The role of prey behaviour in marine trophic cascades

Have you seen the YouTube video below, “How wolves change rivers”? This is a pretty amazing example of a trophic cascade: the affect that the top, apex predators can have on lower trophic levels, or vice versa. This example was mentioned by Professor Robert Warner from the University of California in his seminar at Macquarie University. Although Prof. Warner studies marine environments and the affects fishing can have on entire marine ecosystems, this terrestrial example emphasises the complexity of trophic cascades in both types of systems.

The human impact on marine environments is typically seen in the higher trophic levels, or the predator level3 (see diagram of trophic levels below). As Prof. Warner suggested, a trophic cascade can result from the removal of a predator from a system, which may lead to a change in the abundance of the lower trophic species1,3. However, predator loss can also influence the function of the lower trophic species, such as their behaviour3. If the behaviour of lower trophic species is changing, then what is happening to resources below this level?

Food chainSimple marine food chain with three trophic levels


Prey behaviour

Predators in all types of systems – freshwater, marine and terrestrial – can cause various prey responses1. For example, prey can alter their activity level and habitat use depending on whether predators are present or absent1. This is a kind of trade off1 – do they collect food or shelter from predators?

In his seminar, Prof. Warner focussed on prey feeding and movement when predators are increased or decreased in a marine ecosystem. In the presence of predators, prey use behavioural mechanisms such as avoidance and increased vigilance, leading to less feeding and changes in their diets4. Prof. Warner has found that prey weigh less in the presence of predators.

Furthermore, Madin, Gaines & Warner (2010) mention that the prey excursion distance (the distance to which the prey leave their shelter for food) can be affected by predator presence/absence. When a predator declines in a system, the prey have a kind of free range over an area, increasing their excursion rates4. The burning question is, would the system just ‘revert’ back to its pristine state when a predator is introduced back into the system?

Prey excursionPrey excursion?

Image retrieved from


The study by Madin et al. (2012), which was also discussed by Prof Warner, found this to be the case. Madin et al. (2012) compared various reefs on Line Islands and the Great Barrier Reef, with results indicating prey foraging behaviour returned to the pre-fishing state once predators recovered in the system3. This recovery actually occurred quite quickly3. Although the species studied were not representative of an entire fish ecosystem, the authors believe these results could be widespread – location wise and taxonomically3. These results could have significant implications for conservationists looking to restore marine systems to their pristine or near pristine state3.

The halo effect

It has been discussed that predators can affect the behavioural response of prey, but as Prof Warner discussed, does risk avoidance lead to changes in prey food distributions? According to Madin et al. (2012), the responses of prey to a loss of predators can cascade through the system, eventually affecting the distribution of macro-algae (primary producers)3.

In the presence of predators, herbivores will only graze in their immediate surroundings, leading to changes in distribution of algae and seagrasses – viewed as the halo effect2 (see image below). On the other hand, the absence of predators leads to a homogenous (more even) use of resources4. Hence, it may be common to assume that predator loss leads to an increase in herbivore densities, leading to a decrease in primary producers2. But is this always the case?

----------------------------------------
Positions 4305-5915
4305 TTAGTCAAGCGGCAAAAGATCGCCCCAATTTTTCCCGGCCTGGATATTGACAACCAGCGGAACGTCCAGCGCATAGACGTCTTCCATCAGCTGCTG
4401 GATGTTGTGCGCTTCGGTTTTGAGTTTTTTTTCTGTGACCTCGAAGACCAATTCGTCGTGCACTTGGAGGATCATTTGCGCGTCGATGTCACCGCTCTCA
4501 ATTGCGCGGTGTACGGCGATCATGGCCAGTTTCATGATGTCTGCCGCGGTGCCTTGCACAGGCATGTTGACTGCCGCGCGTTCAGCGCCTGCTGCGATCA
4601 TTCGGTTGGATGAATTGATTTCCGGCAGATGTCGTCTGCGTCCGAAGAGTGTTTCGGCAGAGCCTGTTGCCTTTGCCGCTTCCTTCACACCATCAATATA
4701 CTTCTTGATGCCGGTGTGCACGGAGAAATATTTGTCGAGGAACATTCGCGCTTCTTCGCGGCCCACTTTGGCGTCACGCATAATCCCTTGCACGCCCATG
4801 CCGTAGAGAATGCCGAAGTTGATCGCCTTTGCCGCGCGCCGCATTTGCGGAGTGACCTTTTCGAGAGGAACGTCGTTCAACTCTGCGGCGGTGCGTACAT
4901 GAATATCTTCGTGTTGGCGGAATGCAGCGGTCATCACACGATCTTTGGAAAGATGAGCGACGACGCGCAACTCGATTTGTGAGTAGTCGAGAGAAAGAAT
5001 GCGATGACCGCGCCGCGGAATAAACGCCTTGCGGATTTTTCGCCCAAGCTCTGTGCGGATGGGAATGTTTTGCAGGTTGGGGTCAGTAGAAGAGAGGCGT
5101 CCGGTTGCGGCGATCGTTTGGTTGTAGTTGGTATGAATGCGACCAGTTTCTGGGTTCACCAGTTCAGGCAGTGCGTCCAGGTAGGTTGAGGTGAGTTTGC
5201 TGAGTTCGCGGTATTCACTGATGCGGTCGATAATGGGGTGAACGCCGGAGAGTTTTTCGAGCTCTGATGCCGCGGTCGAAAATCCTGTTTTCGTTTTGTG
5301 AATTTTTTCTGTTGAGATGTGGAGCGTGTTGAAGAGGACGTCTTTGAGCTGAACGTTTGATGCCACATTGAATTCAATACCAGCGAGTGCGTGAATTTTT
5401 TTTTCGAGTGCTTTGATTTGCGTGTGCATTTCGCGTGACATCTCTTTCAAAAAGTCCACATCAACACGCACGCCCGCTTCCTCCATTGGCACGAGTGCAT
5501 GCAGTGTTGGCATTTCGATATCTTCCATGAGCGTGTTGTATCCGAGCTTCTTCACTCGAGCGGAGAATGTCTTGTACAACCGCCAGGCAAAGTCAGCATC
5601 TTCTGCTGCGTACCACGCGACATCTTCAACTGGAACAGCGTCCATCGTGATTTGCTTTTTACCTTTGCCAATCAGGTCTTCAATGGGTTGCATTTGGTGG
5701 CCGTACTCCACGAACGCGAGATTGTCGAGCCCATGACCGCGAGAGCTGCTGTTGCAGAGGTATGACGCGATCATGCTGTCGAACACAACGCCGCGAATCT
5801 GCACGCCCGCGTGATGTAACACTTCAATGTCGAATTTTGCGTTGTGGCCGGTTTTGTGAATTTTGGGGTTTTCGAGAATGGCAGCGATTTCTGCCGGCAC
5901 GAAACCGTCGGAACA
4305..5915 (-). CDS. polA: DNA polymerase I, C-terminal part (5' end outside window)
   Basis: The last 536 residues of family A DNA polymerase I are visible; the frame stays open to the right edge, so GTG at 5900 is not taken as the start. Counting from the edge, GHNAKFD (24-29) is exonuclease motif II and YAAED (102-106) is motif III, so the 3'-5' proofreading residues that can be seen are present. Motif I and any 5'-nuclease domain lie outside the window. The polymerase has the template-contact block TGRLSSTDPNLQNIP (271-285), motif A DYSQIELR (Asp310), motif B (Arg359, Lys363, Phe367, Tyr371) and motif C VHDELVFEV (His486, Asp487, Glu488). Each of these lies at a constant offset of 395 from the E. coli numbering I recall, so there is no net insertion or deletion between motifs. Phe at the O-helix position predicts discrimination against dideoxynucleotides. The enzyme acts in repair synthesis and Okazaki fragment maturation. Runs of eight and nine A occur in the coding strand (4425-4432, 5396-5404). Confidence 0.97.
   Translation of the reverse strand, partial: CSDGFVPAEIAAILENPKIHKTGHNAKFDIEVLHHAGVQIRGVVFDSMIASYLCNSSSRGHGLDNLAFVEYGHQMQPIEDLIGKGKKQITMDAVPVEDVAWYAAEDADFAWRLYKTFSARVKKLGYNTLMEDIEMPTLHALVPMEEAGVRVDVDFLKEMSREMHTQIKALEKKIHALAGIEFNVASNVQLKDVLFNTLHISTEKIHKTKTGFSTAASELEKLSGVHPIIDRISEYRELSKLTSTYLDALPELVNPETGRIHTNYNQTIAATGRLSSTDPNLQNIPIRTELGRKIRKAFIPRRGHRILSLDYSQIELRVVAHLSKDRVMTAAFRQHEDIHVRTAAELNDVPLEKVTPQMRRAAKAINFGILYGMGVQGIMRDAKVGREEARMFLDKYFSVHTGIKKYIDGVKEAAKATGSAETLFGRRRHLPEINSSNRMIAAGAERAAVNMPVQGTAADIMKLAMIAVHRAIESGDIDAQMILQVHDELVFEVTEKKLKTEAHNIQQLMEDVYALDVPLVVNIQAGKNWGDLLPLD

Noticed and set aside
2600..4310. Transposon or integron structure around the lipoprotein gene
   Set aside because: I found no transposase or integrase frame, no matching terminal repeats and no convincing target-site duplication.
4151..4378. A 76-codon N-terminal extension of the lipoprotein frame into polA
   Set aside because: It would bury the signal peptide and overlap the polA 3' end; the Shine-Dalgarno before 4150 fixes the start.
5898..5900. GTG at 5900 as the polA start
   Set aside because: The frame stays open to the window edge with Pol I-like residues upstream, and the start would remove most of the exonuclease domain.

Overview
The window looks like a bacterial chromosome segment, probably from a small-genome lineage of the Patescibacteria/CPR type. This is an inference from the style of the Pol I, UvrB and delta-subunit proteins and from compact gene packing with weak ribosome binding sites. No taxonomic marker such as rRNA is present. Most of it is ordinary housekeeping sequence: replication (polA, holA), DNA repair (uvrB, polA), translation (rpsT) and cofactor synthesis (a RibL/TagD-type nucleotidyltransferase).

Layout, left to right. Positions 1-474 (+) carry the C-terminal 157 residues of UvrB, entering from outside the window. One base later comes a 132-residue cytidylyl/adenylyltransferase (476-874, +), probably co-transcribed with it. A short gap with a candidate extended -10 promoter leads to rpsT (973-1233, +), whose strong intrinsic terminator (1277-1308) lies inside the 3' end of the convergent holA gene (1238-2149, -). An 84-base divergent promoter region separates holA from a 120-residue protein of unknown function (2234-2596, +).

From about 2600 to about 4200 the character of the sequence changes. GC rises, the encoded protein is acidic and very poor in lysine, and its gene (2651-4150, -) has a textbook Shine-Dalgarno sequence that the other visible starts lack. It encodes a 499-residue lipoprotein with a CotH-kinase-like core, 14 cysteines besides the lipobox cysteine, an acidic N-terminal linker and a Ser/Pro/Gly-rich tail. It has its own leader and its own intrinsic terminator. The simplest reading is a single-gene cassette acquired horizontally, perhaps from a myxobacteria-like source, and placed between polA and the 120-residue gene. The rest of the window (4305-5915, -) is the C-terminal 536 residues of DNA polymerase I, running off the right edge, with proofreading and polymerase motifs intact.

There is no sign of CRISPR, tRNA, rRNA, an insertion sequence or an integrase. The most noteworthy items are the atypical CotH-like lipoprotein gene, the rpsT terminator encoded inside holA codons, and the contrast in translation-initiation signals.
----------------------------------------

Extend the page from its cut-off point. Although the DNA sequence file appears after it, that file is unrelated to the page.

haloThe halo surrounding an island can vary due to prey foraging.

Image retrieved from

According to Prof. Warner, the predicted flow on effects can change once mesopredators are taken into account. Mesopredators are the prey that prey on smaller prey, particularly new recruits4. An increase in mesopredators will therefore see a decrease in recruits at the lower trophic levels, as well as change their behaviour4. Smaller species will avoid areas where mesopredators are present4. This then leads to an increase in the heterogeneity and abundance of macroalgae4, which can change the entire dynamics of a marine ecosystem.

Putting this into perspective

The complexity of marine ecosystems and the significance of behaviour responses is enormous. Prey behaviour is influenced by many factors – structure of habitat, food resources available, and composition of predators and grazers3. Understanding this type of complexity should have implications for current management of marine areas. This includes fishing practices as well as politically short-sighted government policies such as shark culls.


1. Madin, E.M., Gaines, S.D., & Warner, R.R. (2010). Field evidence for pervasive indirect effects of fishing on prey foraging behavior. Ecology, 91(12), 3563-3571. doi: 10.1890/09-2174.1

2. Madin, E.M., Gaines, S.D., Madin, J.S., & Warner, R.R. (2010). Fishing indirectly structures macroalgal assemblages by altering herbivore behavior. The American Naturalist, 176(6), 785-801. doi: 10.1086/657039

3. Madin, E.M., Gaines, S.D., Madin, J.S., Link, A.K., Lubchenco, P.J., Selden, R.L., & Warner, R.R. (2012). Do behavioral foraging responses of prey to predators function similarly in restored and pristine foodwebs?. PloS one, 7(3), 1-9. doi: 10.1371/journal.pone.0032390

4. Warner, R. (2014, March 19). Fear and longing: Predator change and the role of behaviour in marine conservation. BioSeminar. Conducted from Macquarie University, North Ryde, NSW.


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